New U.S. Census Bureau data released Thursday shows the rate is at its lowest level since 2008. It's down more than three percentage points from a high of 18.5 percent in 2012.
“After the significant increases in the child poverty rate for much of the 2000s, we’re pleased to see the number of kids living in poverty decline for the second year in a row,” said Chris Watney, president and CEO of the Colorado Children’s Campaign.
The racial gap continues to persist, though it improved across categories.
The overall rate decrease amounts to about 17,000 fewer children in the state living in poverty. But given the state's significant population growth over the last decade, the raw number of children in poverty remains significantly high -- 190,000 in 2014 versus 181,000 in 2008, the last time the state had a rate of approximately 15 percent.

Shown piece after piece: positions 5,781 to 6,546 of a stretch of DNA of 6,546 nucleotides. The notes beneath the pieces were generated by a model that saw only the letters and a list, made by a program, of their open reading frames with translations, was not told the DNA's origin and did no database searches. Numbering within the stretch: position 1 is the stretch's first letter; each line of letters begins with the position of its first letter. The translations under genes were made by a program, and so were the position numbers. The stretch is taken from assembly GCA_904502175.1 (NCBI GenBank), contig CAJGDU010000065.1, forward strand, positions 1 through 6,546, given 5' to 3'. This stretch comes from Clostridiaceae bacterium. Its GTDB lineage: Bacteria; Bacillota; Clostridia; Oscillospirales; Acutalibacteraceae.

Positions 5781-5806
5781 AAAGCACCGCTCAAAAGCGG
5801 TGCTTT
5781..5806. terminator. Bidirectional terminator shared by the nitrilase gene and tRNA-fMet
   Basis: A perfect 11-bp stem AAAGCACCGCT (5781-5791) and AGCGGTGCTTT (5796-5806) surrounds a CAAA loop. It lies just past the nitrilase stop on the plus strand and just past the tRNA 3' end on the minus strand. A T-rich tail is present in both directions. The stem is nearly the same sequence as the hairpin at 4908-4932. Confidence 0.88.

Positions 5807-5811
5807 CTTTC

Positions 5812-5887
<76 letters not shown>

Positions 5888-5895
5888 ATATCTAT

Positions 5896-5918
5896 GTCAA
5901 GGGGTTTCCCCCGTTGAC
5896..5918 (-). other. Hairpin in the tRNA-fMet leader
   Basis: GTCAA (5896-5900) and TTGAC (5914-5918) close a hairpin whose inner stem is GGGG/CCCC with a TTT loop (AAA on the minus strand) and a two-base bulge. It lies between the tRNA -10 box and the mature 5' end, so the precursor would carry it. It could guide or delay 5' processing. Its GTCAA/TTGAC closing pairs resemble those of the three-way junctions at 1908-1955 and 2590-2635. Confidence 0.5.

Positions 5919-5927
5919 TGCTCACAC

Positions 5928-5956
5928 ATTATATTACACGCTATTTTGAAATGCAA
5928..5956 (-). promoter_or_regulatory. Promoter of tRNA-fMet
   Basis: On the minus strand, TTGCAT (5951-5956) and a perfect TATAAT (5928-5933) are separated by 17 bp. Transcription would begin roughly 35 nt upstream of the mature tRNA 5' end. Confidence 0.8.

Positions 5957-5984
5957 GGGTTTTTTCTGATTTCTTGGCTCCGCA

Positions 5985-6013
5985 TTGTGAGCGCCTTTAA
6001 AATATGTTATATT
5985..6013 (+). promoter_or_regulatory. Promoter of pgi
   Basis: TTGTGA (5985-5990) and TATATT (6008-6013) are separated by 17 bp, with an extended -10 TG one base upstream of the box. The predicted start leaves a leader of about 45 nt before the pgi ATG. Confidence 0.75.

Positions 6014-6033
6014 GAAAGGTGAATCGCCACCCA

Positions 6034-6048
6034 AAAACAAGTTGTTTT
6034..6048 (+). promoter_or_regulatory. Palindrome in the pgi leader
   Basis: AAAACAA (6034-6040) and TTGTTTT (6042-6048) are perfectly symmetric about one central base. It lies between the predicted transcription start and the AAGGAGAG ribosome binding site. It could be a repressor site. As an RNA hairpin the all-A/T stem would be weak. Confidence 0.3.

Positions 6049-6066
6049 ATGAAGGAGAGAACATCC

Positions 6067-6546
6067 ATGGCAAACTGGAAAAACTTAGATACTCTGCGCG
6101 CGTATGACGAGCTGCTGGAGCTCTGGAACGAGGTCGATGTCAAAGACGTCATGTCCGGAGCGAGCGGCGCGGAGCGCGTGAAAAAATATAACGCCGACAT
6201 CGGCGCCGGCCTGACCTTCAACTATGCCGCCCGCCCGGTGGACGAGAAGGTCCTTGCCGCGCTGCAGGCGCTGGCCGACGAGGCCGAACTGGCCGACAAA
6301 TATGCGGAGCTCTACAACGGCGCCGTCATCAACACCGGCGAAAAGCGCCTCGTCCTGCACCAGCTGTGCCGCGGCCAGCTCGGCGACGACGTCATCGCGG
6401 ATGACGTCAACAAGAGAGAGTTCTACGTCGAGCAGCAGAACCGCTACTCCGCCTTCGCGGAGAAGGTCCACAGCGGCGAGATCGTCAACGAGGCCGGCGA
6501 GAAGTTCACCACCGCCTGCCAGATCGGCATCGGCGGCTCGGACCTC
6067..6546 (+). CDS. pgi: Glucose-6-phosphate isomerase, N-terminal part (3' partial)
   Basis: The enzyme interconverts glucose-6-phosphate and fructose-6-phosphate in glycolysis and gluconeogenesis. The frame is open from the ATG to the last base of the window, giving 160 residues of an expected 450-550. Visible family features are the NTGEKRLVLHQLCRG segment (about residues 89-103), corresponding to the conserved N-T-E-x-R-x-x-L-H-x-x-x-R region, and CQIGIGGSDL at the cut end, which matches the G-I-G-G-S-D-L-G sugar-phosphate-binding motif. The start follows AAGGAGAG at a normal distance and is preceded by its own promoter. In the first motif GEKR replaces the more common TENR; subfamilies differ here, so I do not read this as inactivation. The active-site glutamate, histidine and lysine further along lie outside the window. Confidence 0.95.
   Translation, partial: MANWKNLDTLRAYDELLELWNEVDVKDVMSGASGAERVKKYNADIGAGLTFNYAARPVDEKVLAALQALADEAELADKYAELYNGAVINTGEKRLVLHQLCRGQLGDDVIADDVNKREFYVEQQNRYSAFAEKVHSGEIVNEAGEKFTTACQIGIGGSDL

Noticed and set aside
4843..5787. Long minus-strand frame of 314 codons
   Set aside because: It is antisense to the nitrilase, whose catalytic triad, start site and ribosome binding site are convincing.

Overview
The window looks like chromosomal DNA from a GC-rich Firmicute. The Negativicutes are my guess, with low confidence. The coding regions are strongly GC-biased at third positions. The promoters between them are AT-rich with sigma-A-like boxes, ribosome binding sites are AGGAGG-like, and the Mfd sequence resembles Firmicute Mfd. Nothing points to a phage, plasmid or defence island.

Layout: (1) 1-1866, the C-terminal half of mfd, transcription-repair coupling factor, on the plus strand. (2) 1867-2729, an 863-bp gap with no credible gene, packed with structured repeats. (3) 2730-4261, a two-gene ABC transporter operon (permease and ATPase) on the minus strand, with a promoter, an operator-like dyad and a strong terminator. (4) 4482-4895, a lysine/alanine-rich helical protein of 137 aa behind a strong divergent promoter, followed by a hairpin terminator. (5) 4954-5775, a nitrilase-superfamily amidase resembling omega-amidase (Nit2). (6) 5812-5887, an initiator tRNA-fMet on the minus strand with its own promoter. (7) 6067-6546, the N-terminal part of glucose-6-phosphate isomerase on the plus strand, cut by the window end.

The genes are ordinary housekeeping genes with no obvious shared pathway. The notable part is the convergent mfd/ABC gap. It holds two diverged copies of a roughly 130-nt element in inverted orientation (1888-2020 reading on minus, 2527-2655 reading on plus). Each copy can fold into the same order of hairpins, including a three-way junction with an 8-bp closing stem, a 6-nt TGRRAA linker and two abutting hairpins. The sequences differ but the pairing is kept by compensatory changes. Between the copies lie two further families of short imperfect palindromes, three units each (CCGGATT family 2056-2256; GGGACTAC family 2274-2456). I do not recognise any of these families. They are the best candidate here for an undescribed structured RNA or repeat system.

New data also shows that 32,000 children gained health insurance coverage in 2014, with children of color seeing the largest increases.
CPR's John Daley also contributed to this report.